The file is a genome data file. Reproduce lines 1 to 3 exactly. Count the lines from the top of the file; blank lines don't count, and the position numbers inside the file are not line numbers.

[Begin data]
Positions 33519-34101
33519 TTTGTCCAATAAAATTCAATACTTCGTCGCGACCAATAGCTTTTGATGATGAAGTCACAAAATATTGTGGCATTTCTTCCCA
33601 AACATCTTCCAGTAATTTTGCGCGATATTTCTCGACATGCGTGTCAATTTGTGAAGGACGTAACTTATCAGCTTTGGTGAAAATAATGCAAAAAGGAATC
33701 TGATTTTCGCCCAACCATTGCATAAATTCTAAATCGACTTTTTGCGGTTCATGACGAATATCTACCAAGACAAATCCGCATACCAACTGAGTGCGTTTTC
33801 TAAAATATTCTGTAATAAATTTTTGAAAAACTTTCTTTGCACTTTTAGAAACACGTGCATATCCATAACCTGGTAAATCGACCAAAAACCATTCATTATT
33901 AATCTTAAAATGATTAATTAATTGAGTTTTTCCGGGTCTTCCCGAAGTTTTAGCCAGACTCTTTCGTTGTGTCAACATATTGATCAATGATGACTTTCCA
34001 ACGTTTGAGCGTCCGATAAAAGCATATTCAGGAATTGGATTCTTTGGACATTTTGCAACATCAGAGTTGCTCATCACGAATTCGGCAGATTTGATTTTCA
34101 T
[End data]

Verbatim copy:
Positions 33519-34101
33519 TTTGTCCAATAAAATTCAATACTTCGTCGCGACCAATAGCTTTTGATGATGAAGTCACAAAATATTGTGGCATTTCTTCCCA
33601 AACATCTTCCAGTAATTTTGCGCGATATTTCTCGACATGCGTGTCAATTTGTGAAGGACGTAACTTATCAGCTTTGGTGAAAATAATGCAAAAAGGAATC